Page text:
Apple’s $250B Cash Hoard

When Apple comes out with earnings later this week, it is widely expected to report that its cash on hand has met and exceeded the quarter of a trillion dollars mark. In perspective, that is more cash on hand than the market cap of Walmart and the foreign-currency reserves held by the U.K. and Canada combined.

Apple, if its free cash meets expectations, will have roughly doubled its holding in a little over 4.5 years — in the last quarter of last year Apple was reportedly bringing in about $3.6 million per hour in revenue.

Most of that money is parked off-shore, a situation that President Trump seems to be aiming at ameliorating with a one-time tax holiday on corporate funds brought home paired with reforms that will lower corporate taxes.  Apple CEO Tim Cook has signaled in previous interviews that he would happily bring the cash home if the tax structure of the U.S. would allow it. CFO Luca Maestri has noted that bringing the money back to U.S. soil would give Apple flexibility to do more capital returns — though what that might look like remains unknown.

Counting out financial firms, Apple’s free cash amount is larger than that of any U.S. firm now or in the recent past.

“I have never seen a company in this kind of extreme position, barring a winding-down,” noted Jennifer Blouin, an accounting professor at University of Pennsylvania’s Wharton School. “Apple’s a cash box right now.”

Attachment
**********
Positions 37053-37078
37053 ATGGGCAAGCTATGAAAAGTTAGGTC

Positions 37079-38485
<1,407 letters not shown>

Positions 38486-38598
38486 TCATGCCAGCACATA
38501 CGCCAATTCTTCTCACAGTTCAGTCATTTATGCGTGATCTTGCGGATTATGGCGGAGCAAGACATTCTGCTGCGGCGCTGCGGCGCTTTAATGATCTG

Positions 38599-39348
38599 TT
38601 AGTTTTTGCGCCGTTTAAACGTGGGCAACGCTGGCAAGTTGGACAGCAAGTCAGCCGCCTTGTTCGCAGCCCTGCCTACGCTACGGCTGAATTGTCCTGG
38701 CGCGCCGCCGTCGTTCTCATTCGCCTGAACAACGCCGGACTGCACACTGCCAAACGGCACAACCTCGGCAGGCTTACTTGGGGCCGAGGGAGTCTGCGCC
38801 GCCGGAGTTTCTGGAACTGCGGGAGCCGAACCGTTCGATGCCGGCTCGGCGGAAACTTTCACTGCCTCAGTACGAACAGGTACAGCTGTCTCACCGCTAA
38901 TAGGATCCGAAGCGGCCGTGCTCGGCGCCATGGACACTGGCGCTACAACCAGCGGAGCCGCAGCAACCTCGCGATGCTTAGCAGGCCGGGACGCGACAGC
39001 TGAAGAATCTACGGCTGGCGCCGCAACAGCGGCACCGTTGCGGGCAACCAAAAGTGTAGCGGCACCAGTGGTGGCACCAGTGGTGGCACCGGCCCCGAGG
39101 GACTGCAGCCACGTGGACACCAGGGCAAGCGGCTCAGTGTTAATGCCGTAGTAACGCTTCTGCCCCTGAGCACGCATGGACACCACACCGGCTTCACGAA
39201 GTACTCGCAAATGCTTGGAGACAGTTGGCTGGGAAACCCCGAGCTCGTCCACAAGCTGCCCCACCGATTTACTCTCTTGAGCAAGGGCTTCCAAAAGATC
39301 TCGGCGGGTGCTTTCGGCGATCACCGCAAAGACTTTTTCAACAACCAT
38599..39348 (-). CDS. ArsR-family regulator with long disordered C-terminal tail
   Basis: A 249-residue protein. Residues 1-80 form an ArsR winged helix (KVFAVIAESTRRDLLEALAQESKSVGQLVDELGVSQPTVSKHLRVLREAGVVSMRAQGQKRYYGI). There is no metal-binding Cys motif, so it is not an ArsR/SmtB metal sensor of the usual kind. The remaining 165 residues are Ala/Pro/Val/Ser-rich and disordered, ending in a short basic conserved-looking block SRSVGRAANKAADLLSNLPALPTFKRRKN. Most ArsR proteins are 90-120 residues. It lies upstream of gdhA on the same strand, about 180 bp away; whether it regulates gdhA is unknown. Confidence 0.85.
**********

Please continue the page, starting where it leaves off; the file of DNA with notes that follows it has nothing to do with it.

Apple cash and cash equivalents are spread across short- and long-term securities, including corporate securities, U.S. Treasury securities and money-market funds.

The iPhone is the backbone of the Apple cash printing operation — Apple has sold more than 1 billion of the devices in the decade since it was introduced, and today claims 91 percent of all the profits in the smartphone sector.

Steve Jobs, the CEO behind the iPhone, was notoriously skeptical of shareholder buybacks, preferring to boost stock price with new products to market. Mr. Cook, Steve Jobs’ replacement, began a program of dividends and stock buybacks in 2012 that has since sent more than $200 billion to shareholders. Cook also found himself involved in a showdown with activist investor Carl Icahn, who bought a large stake in Apple and began lobbying aggressively for buybacks.

Apple spends less in some areas than its competition as well — notably in advertising and acquisitions. It bought at a rate of 15 to 20 companies a year over the past four years. Those firms tend to run Apple a few hundred million dollars and are focused in areas that Apple can easily fold into its existing infrastructure.

The massive pile of cash, however, has left many wondering if Apple might have bigger buys in its future. One investor directly asked last year if Apple would considering buying Tesla. Cook did not respond one way or the other.  Netflix has also been a favored possible acquisition target.

Notably, Apple can currently afford to buy both firms and still have a massive pile of cash left over.

But whatever it does, the market is beginning to agree that Apple should do something, since it now has an almost wasteful amount of cash on hand.

“If this a rainy-day fund, they’re saving for a millennial flood,” said Lee Pinkowitz, a Georgetown University professor of finance.


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